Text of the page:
She saw the desperation in his face, his eyes. But she also remembered that her son should not be dependent on her. She was sorry she had made him dependent on her. No, she wouldn’t let the Devil confuse her. He could parade as an angel of light all he wanted, but she knew her duty and would stick to it.
“A boy your age ought to talk to his father about his problems,” she said. “I’ll tell your father that you need to talk to him when he gets home.” Again he saw the mechanism around her mouth move her thin lips and pasty cheeks into a smile. She hoped it would re-assure him that everything would be all right.
It did not. He walked upstairs again to his room. How could he possibly talk to his father about what had happened in the park? He could barely imagine talking about it to his mother. What had happened to her? They were separated, as clearly as if she had died. Or worse. At least if she’d died, her corpse wouldn’t keep walking around smiling at him asking him to talk to his father and telling him that everything would be all right.
Several times that day, the mother wanted to go up, to comfort her son, to find out what was wrong, to help him through all this. But she mastered the temptation, though with difficulty. Her boy was withdrawing into himself, and she could see he was becoming more and more depressed. Even Snoopy couldn’t cheer him up anymore. She desperately wanted to give him a hug, to make everything better. But he needed to become a man. If she let him cling to her apron strings again, and if she let herself be emotionally manipulative to him again, it would only get worse.
Finally, her resolve crumbled, and she climbed up the stairs to his room to talk to him. His door was closed, but she could hear his voice. He was talking to someone on the telephone and laughing happily. Puzzled, she tiptoed up to his door. The door muffled the boy’s voice, and she strained to make out the conversation. Suddenly, her back stiffened: she heard him say Nelson’s name. She was about to open the door to yell at him; but something inside her stopped her hand. The boy was speaking louder, now. “Oh, I can’t wait to see you again!” Quickly, the mother backed away from the door, hurried downstairs again, went into the den, closed the door, and cried for a long time.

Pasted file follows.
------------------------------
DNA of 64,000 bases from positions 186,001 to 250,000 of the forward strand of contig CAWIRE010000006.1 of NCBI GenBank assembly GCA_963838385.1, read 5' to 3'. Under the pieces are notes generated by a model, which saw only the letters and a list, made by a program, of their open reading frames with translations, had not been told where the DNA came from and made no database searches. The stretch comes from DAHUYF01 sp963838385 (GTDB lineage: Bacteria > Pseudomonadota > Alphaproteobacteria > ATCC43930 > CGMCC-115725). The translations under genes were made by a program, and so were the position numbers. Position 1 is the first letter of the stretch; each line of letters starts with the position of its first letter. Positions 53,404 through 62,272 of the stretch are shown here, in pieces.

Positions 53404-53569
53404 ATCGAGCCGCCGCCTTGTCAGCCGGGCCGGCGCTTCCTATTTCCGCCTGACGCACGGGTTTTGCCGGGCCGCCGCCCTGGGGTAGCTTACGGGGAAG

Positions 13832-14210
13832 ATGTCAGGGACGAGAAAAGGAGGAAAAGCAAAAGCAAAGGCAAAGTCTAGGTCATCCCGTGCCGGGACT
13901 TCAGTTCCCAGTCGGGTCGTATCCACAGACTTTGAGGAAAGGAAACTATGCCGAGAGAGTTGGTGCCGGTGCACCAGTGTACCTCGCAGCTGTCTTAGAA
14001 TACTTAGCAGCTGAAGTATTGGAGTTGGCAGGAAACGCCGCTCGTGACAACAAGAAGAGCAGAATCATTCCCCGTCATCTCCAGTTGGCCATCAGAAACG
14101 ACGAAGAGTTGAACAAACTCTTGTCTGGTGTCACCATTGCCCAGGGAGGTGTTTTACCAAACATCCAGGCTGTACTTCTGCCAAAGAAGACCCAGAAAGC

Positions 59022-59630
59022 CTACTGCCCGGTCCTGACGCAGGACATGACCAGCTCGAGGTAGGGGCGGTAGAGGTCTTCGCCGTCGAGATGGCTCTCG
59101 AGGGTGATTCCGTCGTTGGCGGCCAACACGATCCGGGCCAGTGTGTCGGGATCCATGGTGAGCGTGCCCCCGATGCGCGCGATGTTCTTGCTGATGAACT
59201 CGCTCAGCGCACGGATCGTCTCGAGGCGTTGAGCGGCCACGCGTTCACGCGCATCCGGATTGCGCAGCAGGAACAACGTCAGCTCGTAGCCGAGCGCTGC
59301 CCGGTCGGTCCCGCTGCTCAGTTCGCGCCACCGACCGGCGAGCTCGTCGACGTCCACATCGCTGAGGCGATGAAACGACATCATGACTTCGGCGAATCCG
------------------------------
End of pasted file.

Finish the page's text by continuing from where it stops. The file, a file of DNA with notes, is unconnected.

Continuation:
The night of the Prom came. The boy dressed up and took the car to pick up Sheila Mae. The mother watched him go with concern. There was a strange look in his face. She couldn’t decide whether it was determination or resignation or fear or hope. She attributed it to nervousness about the dance. She hoped he would have a good time. She told herself hopefully that if only he found the right girl, things would turn out ok.
It was four o’clock in the morning. The mother sat in the living room waiting for the boy to return. At one-thirty, she had called Mrs. Morris; Sheila Mae had been dropped off just before midnight, right when she was supposed to be. The mother sat up, worrying and waiting for her son. She wished, without precisely explaining to herself why, that Mrs. Morris had told her that Sheila Mae had not come home.
She pulled the navy blue and purple comforter around her body, and fell back on the couch. Weeping, she hugged herself until finally, exhausted, she fell into a turbulent slumber as the bleak morning light began to filter through the curtains on the East windows.
Copyright 1998 by Ron Belgau
A graduate of the University of Washington with a degree in comparative literature, Ron Belgau went on to work for Microsoft, where he was active in Gay and Lesbian Employees at Microsoft (GLEAM), while attending St. James Cathedral Catholic Church in Seattle and volunteering with the Multifaith AIDS Project. His favorite authors are C.S. Lewis, Charles Williams and Flannery O’Connor, and his favorite Apostle is John.